Wednesday, July 13, 2011

The last JOHN GARDNER reprints

With the first three John Gardner James Bond books set to be reprinted in the U.S. by Pegasus in October, I thought I'd pull out these editions from my collection. These four paperbacks from Berkley were the last reprinting of the John Gardner books in the United States. They appeared in bookstores for a nanosecond in 1991. Note how they tie-in with what was then the latest Gardner releases, Win Lose or Die (1989) and Brokenclaw (1990). I believe they are probably the rarest of the John Gardner paperbacks, at least in the U.S. The cover art was very different from their first paperback printings, and were designed to match the paperback editions of the later books.

The elusive 1991 John Gardner paperback reprints

For Licence Renewed, this marked it's 19th printing. For Special Services and Icebreaker were both 5th printings. Role of Honor does not show a printing number, but its the fourth paperback version of this book on my shelf.

Nobody Lives Forever, No Deals, Mr. Bond, and Scorpius were also reissued around the same time (NLF and NDMB in 1990 and Scorpius in '91), but the cover art was basically the same as their first edition paperbacks with un-raised lettering and new blurbs touting their New York Times Bestseller status and the newer books.

1990-91 reprints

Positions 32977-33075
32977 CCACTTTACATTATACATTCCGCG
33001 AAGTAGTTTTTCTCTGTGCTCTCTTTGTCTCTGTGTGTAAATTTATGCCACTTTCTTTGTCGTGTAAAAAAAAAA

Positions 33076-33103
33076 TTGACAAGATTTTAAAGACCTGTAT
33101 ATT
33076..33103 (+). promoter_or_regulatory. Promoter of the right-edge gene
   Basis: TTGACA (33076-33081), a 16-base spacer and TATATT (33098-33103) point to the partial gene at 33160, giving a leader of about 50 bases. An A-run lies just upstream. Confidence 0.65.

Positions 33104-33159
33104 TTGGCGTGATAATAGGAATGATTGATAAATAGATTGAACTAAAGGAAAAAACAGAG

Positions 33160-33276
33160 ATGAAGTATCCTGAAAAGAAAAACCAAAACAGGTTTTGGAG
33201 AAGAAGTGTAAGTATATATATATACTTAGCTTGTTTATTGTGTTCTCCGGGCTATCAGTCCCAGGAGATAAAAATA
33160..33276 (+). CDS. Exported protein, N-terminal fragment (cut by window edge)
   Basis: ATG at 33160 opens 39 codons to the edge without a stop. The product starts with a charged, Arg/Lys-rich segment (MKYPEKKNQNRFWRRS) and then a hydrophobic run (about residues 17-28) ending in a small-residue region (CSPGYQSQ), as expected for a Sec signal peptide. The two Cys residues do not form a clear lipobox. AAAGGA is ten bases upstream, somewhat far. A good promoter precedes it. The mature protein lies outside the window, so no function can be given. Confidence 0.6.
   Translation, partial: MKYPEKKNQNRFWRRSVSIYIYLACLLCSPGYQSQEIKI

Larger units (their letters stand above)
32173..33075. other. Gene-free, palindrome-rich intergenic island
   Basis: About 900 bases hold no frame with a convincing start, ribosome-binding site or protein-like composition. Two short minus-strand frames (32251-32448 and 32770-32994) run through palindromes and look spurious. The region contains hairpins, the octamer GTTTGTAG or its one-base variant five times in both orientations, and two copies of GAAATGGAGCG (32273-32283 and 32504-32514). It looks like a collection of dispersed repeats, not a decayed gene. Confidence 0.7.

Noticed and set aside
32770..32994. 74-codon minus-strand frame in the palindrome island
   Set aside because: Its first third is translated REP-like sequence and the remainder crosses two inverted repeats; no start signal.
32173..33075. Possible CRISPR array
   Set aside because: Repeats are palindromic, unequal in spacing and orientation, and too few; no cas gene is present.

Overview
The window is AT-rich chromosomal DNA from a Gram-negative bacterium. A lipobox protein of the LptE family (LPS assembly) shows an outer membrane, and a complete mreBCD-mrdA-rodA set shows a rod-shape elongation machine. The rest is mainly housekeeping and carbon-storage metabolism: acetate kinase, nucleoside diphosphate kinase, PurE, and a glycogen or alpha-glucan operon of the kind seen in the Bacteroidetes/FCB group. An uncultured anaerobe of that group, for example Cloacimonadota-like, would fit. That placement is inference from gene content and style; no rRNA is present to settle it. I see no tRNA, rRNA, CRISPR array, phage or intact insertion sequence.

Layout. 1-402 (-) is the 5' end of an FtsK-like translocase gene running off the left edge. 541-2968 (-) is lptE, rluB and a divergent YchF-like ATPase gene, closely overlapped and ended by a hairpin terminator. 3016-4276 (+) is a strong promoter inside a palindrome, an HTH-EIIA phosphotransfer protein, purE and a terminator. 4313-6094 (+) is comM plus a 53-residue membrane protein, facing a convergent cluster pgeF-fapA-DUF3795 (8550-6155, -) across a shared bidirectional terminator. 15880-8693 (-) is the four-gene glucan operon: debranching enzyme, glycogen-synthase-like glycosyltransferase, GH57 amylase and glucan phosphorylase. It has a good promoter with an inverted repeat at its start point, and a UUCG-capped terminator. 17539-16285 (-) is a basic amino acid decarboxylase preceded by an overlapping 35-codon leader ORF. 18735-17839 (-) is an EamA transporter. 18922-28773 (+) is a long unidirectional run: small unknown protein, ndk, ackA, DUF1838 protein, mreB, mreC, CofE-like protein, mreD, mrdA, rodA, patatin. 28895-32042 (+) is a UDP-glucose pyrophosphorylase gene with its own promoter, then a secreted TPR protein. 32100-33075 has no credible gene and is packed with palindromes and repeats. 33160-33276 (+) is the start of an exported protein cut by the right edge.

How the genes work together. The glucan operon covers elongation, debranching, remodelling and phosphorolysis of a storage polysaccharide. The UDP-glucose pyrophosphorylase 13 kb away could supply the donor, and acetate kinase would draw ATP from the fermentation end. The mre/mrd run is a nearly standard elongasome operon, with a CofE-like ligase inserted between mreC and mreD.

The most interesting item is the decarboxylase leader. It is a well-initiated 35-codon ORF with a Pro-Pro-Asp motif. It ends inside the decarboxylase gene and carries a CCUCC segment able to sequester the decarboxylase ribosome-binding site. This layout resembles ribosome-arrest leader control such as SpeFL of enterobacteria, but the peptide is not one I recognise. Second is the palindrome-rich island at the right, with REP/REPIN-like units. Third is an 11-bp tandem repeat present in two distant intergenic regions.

Yes, it's been a long time since Mr. Gardner's Bond has graced the shelves of U.S. bookstores. Here's looking forward to October.

Monday, July 11, 2011

Deaver's model for James Bond

Jeffery Deaver tells the Pittsburgh Tribune-Review that, just like Ian Fleming, songwriter Hoagy Carmichael was his visual model for James Bond in his novel, Carte Blanche.

"I printed out a picture from Wikipedia and put it up near my computer," Deaver says. "He's looking at the camera and not smiling, but he's a handsome man. Dark hair in a kind of Brylcreem style from the '20s and '30s. He has rather piercing eyes and looks kind of mysterious. Pictures can lie, and I know nothing about his personality, but that was the image I used."

Deaver isn't the first to find inspiration from Fleming's visual model for 007. Mike Grell's 1989 graphic novel, Permission To Die, drew Bond as Carmichael (pic here). Also, when Daniel Craig was rumored to be in the running as James Bond, IGN commented on his similarity to Carmichael which I covered in an article on CBn. This comparison was later picked up by the press and, I believe, even mentioned by Craig himself.

Read Deaver reconstructs the history of iconic British superspy 007 at the Pittsburgh Tribune-Review.

Saturday, July 9, 2011


“But James, you never told me. You mean your real biography? Isn’t that just what I always said that they should do? I mean those books of Ian’s were ridiculous. I never will be able to forgive him for the way he described me in that dreadful book of his.”
                                                                              - Honeychild Rider

(Contains minor spoilers)
U.S. hardcover